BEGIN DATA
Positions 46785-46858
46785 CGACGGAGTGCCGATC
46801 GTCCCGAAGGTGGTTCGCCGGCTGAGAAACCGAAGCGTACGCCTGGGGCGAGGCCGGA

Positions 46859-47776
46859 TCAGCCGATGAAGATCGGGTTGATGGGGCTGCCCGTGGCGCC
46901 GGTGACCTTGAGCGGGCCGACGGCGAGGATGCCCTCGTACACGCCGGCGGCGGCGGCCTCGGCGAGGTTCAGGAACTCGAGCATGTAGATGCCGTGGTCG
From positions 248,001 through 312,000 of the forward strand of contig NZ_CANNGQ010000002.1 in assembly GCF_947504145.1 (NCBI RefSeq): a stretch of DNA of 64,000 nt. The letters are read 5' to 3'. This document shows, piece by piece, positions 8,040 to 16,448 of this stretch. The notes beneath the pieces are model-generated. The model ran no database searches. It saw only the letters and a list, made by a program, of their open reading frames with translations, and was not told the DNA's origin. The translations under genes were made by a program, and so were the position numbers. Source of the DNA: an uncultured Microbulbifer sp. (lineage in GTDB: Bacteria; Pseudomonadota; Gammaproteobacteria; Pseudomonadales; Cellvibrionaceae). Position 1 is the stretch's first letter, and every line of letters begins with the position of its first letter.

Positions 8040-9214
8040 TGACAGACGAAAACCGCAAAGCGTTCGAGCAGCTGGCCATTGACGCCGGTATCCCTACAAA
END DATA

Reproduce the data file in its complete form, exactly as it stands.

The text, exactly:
Positions 46785-46858
46785 CGACGGAGTGCCGATC
46801 GTCCCGAAGGTGGTTCGCCGGCTGAGAAACCGAAGCGTACGCCTGGGGCGAGGCCGGA

Positions 46859-47776
46859 TCAGCCGATGAAGATCGGGTTGATGGGGCTGCCCGTGGCGCC
46901 GGTGACCTTGAGCGGGCCGACGGCGAGGATGCCCTCGTACACGCCGGCGGCGGCGGCCTCGGCGAGGTTCAGGAACTCGAGCATGTAGATGCCGTGGTCG
From positions 248,001 through 312,000 of the forward strand of contig NZ_CANNGQ010000002.1 in assembly GCF_947504145.1 (NCBI RefSeq): a stretch of DNA of 64,000 nt. The letters are read 5' to 3'. This document shows, piece by piece, positions 8,040 to 16,448 of this stretch. The notes beneath the pieces are model-generated. The model ran no database searches. It saw only the letters and a list, made by a program, of their open reading frames with translations, and was not told the DNA's origin. The translations under genes were made by a program, and so were the position numbers. Source of the DNA: an uncultured Microbulbifer sp. (lineage in GTDB: Bacteria; Pseudomonadota; Gammaproteobacteria; Pseudomonadales; Cellvibrionaceae). Position 1 is the stretch's first letter, and every line of letters begins with the position of its first letter.

Positions 8040-9214
8040 TGACAGACGAAAACCGCAAAGCGTTCGAGCAGCTGGCCATTGACGCCGGTATCCCTACAAA